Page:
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Durian


Schielke
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On January 24th, the Dallas/Ft. Worth eGulleteers had their first get together, which included, among other highlights, dragon dances and durian sniffing.

We toured Hong Kong Marketplace, a very large, very well stocked pan-Asian market in Dallas. Since it was just past Chinese New Year, we had the extra treat of watching 5 dancing dragons in front of the store.

However, the highlight for many was the discovery that some of the durians in the (heavily) refrigerated bin in which they reposed were cracked! We did receive several strange looks as we all clustered around what looks like a cross between an angry pufferfish and a US-issue land mine. Some strange cult, observing some even stranger ritual? 14 of us, taking turns burying our noses as close to those army tent green spikes as possible. As you may well surmise, the owners of HKMP are very, very nice people!

The conlusion: many said it 'didn't smell that bad!' It was suggested, however, that refrigeration may well have had a role in keeping the legendary, ah, perfume at bay. I can only imagine the aroma when a fresh one is split open on a hot Malaysian afternoon. Yikes.

You will note, however, that no member of our group, including those who felt the durian had fallen short of its rep in the stink department, bought one.

Theabroma

Sharon Peters aka "theabroma"

The lunatics have overtaken the asylum

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Tee Hee, that is sorta' naughty. Can't for the life of me figure out what pudendum it looks like, but it is deliciously lurid.

ermm a Pudendum is the female genitals

Do not expect INTJs to actually care about how you view them. They already know that they are arrogant bastards with a morbid sense of humor. Telling them the obvious accomplishes nothing.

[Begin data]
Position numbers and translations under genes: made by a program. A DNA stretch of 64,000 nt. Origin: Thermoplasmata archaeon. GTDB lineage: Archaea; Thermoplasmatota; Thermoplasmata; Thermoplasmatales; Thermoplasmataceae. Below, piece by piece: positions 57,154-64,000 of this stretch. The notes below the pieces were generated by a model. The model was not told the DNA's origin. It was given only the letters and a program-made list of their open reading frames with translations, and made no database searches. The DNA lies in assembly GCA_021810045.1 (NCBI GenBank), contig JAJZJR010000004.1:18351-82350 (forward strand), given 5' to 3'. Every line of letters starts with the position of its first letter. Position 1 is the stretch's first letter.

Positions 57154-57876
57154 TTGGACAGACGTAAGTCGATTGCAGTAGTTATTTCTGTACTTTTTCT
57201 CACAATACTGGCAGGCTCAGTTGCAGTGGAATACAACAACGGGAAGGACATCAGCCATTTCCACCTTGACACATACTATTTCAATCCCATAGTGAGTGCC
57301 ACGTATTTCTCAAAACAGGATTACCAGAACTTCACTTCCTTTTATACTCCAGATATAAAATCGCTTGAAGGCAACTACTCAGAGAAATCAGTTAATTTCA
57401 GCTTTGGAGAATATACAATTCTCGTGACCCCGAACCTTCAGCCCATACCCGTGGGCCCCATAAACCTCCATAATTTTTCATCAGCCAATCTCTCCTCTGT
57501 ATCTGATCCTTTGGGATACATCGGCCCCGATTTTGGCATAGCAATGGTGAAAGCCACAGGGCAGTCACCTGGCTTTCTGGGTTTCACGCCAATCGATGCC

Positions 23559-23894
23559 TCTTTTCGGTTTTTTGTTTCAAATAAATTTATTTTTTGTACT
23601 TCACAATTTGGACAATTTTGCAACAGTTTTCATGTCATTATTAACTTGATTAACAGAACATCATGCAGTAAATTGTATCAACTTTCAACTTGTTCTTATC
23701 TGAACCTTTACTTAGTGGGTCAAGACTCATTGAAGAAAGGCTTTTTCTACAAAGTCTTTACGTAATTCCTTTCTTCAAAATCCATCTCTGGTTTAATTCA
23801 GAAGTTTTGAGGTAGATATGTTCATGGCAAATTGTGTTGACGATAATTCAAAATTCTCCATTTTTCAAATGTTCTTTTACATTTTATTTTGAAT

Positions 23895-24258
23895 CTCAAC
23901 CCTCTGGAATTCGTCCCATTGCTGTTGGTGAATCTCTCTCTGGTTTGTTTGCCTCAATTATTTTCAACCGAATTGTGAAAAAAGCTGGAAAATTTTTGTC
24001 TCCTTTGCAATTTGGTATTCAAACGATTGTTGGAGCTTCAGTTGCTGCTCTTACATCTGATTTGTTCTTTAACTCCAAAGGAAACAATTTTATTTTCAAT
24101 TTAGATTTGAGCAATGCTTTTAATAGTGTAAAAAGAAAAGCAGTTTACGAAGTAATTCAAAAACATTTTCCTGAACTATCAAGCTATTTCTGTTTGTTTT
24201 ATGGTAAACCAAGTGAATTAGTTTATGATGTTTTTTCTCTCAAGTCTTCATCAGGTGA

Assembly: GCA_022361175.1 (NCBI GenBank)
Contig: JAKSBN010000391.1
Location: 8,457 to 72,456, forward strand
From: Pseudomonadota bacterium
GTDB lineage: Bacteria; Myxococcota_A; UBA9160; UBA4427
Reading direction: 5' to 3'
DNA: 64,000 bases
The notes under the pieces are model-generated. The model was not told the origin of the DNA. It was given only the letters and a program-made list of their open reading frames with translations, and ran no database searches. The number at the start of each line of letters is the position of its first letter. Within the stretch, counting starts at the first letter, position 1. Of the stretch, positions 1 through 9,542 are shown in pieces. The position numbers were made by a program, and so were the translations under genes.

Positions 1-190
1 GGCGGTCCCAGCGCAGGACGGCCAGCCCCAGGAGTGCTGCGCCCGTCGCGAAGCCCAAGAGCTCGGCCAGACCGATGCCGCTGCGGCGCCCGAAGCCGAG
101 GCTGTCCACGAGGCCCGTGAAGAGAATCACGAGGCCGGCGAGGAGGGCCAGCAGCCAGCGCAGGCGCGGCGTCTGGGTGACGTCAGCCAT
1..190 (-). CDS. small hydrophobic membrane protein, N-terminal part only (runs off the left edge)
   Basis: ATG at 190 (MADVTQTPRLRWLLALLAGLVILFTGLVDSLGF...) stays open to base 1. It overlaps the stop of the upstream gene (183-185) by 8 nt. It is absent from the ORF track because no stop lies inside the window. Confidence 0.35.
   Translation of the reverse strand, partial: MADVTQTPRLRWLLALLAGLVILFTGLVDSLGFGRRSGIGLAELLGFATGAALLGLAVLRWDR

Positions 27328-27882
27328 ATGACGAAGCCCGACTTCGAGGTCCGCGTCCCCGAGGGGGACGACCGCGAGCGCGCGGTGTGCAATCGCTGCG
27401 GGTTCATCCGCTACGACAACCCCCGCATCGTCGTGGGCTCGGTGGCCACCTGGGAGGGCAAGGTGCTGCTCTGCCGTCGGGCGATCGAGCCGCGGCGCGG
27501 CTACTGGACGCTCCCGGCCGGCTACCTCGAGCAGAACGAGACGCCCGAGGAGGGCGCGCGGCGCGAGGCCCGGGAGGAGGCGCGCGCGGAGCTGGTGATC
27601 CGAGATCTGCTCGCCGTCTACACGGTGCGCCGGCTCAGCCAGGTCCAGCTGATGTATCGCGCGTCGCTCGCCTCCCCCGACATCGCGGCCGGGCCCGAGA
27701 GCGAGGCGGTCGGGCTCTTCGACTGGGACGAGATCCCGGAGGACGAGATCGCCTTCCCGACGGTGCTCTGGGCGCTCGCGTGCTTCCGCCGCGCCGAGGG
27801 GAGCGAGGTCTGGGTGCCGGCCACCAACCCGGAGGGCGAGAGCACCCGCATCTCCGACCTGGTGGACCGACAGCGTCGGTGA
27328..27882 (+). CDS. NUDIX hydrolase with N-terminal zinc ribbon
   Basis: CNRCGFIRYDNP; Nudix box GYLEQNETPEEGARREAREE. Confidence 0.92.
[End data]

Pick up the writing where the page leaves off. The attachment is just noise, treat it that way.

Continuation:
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  • 2 weeks later...

I would love to have durian. I had a Malaysian roomate for a year, and they have such wonderful fruits over there. Does anyone know where to find one in North Carolina? I haven't seen one at a couple of asian groceries in Durham, but I could have just been there at the wrong time.

(I'd pick one up my next trip to Manhattan, but I'm afraid I'd no longer have a couch to sleep on there!)

SML

"When I grow up, I'm going to Bovine University!" --Ralph Wiggum

"I don't support the black arts: magic, fortune telling and oriental cookery." --Flanders

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I wouldn't even think of buying a durian so far from its source. It would be best for you to go to the east coast of Malaysia during durian season and have it there. Just keep in mind if you do get durian in the U.S. that you might want to be cautious about judging the fruit on that basis.

Michael aka "Pan"

 

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I would love to have durian. I had a Malaysian roomate for a year, and they have such wonderful fruits over there. Does anyone know where to find one in North Carolina? I haven't seen one at a couple of asian groceries in Durham, but I could have just been there at the wrong time.

(I'd pick one up my next trip to Manhattan, but I'm afraid I'd no longer have a couch to sleep on there!)

SML

Pan's advice is dead on . . . .but if you're looking for Durham in the Triangle, you might want to ask on the Southeast board. Varmint & friends won't steer you wrong.

Chad

Chad Ward

An Edge in the Kitchen

William Morrow Cookbooks

www.chadwrites.com

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  • 1 month later...

Durian tastes like the ass garlic that has been sitting in the crisper in your older brother's dorm fridge since freshman year. But for some reason, durian ice cream is really good. I had it like everyday in China, but I can't find the same kind here. I'm sure it's artificially flavored, but it's still quite tasty.